A career in science is not for the faint-hearted. It involves years of training, achieving a PhD and multiple post-doctoral positions, before the ultimate goal of having your own lab or even a prestigious professorship is achieved.
A recent survey in the journal Nature has suggested this already difficult path is harder than we all thought. The survey was extensive, involving over 5,700 students, and considered various aspects of PhD students’ lives.
The survey showed that the majority of PhD students aspired to a career in academia. However, despite this, in the UK only 3 or 4 students per every 100 PhD students are likely to go on to get a permanent job in a university. Therefore, this indicates that in the UK, we are training more scientists than there are positions for them in academia. Additionally, the disparity between the number of those hoping to work in academia and the number of those who actually do this work suggests that PhD students are not aware of how big the issue in future job prospects actually is. These statistics mean that graduate students face a harsh reality: if they aspire to a career in academia then they are likely to need to also seriously consider an alternative backup career.
In the UK, we are training more scientists than there are positions for them in academia
There are a huge variety of non-academic career options for PhD science graduates. Skills developed during PhD’s, such as data analysis and critical thinking, are highly desirable for many careers such as working in industry, banking, journalism or intelligence analysis. Some graduates even start their own spin-off companies as a result of their PhD!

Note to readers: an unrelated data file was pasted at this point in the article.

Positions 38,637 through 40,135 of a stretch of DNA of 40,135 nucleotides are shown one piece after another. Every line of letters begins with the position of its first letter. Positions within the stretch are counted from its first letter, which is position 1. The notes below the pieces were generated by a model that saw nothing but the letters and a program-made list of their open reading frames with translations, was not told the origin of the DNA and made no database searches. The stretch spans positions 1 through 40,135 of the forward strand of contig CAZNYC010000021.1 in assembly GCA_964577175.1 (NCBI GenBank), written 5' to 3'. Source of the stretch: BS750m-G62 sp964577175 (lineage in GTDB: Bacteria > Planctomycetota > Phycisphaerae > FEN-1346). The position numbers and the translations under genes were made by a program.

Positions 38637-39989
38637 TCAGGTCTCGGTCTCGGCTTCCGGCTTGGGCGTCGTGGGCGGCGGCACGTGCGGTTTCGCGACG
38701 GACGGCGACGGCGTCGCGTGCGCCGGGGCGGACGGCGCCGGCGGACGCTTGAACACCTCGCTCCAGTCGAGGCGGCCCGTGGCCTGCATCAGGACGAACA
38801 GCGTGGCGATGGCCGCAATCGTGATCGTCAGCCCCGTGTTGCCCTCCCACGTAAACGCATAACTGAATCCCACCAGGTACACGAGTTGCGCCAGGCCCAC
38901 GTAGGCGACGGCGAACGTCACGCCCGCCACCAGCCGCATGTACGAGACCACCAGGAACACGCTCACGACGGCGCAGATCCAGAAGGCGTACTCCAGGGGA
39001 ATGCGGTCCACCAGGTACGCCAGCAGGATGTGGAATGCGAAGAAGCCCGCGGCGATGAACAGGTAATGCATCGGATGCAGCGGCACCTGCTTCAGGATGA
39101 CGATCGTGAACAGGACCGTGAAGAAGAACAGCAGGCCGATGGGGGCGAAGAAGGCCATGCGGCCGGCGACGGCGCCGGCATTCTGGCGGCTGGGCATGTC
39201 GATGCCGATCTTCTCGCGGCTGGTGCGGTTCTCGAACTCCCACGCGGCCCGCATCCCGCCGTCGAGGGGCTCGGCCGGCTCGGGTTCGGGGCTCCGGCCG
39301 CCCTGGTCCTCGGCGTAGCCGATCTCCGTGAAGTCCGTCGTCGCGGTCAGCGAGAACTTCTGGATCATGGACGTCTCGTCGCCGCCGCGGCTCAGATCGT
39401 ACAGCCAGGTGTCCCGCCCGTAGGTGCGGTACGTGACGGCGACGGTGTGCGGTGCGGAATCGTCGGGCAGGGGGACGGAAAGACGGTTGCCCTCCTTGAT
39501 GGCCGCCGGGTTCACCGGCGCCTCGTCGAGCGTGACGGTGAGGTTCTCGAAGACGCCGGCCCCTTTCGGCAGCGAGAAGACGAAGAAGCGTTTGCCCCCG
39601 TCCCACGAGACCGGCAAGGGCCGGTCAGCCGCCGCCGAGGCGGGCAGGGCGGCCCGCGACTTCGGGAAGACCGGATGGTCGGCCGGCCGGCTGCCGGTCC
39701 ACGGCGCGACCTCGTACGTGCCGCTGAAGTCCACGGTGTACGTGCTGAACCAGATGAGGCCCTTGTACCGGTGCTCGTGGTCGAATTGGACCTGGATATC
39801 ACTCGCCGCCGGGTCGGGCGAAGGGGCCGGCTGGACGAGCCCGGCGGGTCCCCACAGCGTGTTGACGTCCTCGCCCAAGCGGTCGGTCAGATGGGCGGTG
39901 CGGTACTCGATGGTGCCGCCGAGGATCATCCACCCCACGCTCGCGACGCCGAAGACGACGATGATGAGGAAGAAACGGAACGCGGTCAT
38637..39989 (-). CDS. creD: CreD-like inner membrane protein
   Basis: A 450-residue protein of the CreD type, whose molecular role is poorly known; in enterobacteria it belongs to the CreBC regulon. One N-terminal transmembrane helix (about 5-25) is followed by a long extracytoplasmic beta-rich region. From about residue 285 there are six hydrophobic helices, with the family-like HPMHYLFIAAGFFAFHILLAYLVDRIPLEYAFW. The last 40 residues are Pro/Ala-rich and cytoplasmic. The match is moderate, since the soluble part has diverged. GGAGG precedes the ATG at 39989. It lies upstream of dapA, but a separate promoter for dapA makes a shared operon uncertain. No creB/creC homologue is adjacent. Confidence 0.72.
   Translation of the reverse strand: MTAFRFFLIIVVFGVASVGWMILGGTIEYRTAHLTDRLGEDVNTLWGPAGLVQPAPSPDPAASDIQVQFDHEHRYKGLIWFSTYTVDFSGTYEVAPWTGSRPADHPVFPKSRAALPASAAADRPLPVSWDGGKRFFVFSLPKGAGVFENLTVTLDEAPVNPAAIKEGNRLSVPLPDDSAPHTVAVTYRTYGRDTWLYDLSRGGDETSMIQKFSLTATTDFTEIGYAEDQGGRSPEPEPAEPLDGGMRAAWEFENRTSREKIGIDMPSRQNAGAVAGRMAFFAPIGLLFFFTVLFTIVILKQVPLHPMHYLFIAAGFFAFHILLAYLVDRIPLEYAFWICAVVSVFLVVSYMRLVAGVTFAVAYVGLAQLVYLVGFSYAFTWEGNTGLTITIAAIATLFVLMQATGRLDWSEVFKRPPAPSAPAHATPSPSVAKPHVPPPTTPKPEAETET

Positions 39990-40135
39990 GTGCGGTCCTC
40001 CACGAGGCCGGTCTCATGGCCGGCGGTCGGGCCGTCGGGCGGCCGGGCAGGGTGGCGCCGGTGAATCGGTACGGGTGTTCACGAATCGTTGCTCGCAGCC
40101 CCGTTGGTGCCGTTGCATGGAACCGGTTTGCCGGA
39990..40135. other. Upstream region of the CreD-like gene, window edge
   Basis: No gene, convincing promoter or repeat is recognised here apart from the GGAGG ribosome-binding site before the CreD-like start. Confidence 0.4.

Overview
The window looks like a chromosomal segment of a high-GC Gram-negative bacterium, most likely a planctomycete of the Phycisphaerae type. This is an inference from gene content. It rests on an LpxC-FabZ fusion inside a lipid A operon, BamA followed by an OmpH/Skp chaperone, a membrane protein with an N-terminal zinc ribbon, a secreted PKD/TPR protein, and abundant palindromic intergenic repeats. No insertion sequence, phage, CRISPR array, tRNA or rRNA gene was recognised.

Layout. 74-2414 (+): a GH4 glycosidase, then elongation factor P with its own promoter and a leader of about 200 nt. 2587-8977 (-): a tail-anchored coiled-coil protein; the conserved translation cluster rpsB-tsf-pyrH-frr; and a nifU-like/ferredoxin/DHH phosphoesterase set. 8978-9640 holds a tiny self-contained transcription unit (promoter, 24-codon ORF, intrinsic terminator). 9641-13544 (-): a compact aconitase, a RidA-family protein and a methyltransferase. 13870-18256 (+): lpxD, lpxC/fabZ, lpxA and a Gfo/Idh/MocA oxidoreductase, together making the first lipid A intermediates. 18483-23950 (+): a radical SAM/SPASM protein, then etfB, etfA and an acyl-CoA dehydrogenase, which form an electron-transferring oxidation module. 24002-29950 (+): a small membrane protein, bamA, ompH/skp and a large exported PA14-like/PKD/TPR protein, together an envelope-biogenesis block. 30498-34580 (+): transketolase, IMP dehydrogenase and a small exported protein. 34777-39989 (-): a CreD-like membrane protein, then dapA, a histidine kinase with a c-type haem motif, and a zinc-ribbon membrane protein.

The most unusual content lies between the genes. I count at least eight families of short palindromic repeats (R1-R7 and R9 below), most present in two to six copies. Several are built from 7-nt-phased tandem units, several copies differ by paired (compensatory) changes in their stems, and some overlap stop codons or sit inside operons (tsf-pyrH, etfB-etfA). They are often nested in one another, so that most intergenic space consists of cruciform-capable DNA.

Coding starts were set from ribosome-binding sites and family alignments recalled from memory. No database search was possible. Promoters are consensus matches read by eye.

Other concerns raised by this survey include the high numbers of PhD students suffering from mental health issues. 45% of these students had sought help for either anxiety or depression which was thought to be caused by their PhD. One student even made an alarming suggestion that universities should have rooms dedicated for graduate students to go to cry in.
Most universities have useful career advisors so be sure to make the most of them if you are unsure of the options available to you
The highest contributor to PhD student satisfaction was mentorship. This highlights how crucial it is for there to be a good match between supervisor and student.
Although this survey has raised some concerning issues you shouldn’t let it put you off doing a PhD or even aspiring towards a career in academia. Instead, let it teach you some valuable lessons. Firstly, have a backup career in mind just in case things don’t go to plan. Most universities have useful career advisors so be sure to make the most of them if you are unsure of the options available to you. Secondly, if you are suffering seek support and thirdly make sure you and supervisor get on well. Finally, make sure you love the topic of your PhD – even if you don’t want a career in academia a PhD is still 3-4 years of your life and if you spend them researching something you love it will be a lot more enjoyable!